How to Get an Uncontested Divorce Indiana

Divorces are painful for every party involved, no matter what. However, an uncontested divorce in Indiana may significantly lower the tension of the situation since it ends with disagreement between the two spouses.

An uncontested divorce in Indiana is one in which both parties agree on all terms of the divorce, beginning with the belief that a divorce is necessary but including all terms of the divorce including how property will be divided and what child custody, visitation, and support will look like if children are involved.

Even an uncontested divorce Indian can be hugely stressful though, with all the paperwork and seemingly unnecessary procedures involved.

Therefore, you should familiarize yourself with the process as much as possible before filing for your uncontested divorce in Indiana.

Who Can Get an Uncontested Divorce Indiana?

Once again, both parties must agree on every term of divorce to qualify for an uncontested divorce in Indiana, but there are further requirements for general divorce in the state.

Most significantly is the residency requirement: you must have lived in Indiana the past six months, and more specifically in the county in which you are filing for divorce for the past ninety days.

How Do I Start the Uncontested Divorce Indiana Process?

The first thing to do is to file a Petition for Dissolution. This will be included in a packet that you can get online at the Indiana courts website.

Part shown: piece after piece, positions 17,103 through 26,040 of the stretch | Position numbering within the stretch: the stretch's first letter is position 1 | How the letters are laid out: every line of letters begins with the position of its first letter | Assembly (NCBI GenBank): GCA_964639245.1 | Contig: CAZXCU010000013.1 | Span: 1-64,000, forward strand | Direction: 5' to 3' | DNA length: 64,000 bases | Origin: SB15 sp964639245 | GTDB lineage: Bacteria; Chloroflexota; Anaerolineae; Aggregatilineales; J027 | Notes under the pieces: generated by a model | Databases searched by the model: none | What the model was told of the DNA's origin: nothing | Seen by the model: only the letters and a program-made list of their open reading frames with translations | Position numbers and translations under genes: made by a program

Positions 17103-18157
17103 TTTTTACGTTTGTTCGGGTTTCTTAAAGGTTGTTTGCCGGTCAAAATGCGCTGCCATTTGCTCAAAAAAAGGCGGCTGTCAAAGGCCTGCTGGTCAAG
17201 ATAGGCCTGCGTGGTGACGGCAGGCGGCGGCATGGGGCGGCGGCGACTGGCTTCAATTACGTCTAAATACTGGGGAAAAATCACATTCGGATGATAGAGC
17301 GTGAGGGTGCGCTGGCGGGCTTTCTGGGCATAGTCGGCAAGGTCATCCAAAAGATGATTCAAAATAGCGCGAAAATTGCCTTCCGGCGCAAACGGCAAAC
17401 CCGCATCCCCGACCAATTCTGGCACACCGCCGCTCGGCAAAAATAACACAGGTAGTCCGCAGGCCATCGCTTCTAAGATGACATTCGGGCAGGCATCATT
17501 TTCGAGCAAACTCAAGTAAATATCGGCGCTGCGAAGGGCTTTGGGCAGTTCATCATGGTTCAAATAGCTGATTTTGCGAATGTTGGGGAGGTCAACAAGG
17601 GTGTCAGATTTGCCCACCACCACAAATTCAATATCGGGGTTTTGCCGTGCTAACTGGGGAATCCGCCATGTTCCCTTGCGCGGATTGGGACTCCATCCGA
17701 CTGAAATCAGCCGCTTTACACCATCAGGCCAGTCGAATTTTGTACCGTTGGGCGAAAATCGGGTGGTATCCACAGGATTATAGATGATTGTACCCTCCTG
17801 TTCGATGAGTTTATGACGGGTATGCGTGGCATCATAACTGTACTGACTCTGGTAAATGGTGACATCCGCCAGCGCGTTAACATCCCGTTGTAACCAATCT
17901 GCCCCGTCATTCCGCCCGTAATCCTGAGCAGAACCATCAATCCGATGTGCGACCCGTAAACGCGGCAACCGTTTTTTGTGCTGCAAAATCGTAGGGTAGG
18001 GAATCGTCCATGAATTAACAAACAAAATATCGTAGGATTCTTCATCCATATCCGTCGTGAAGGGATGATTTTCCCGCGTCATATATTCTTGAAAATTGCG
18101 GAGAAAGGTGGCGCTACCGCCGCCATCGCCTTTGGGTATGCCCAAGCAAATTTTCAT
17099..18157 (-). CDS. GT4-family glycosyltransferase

There are two available. The packet for “Divorce with children and with an agreement on all issues” is available here. The packet for “Divorce without children and with an agreement on all issues” is available here.

You will fill out the forms found in both packets and print two copies. One must be on white paper and not contain such personal information as your Social Security numbers, your bank account numbers, your medical records, and any child abuse records.

This white copy will be available for public records later. The other copy will contain all of that personal information and will be on light green paper.

Next, you will take all the forms—save the Verified Waiver of Final Hearing, Settlement Agreement, and the Decree of Dissolution of Marriage, which will be needed later—and take them to the Clerk at the appropriate Court with your spouse. Make sure to have copies of all and bring them to the court with you

How Is the Uncontested Divorce Indiana Finalized?

Before getting an uncontested divorce in Indiana, you will have to wait at least sixty days from the date of the initial filing.

After that time, you must go to the court with the Waiver of Final Hearing, the Settlement Agreement, and the Decree of Dissolution of Marriage, plus copies.

Barring something extraordinary, the Judge will sign the Settlement Agreement and the Decree of Dissolution of Marriage.

The uncontested divorce in Indiana is now finalized, and you will later receive a copy of the signed documents in the mail.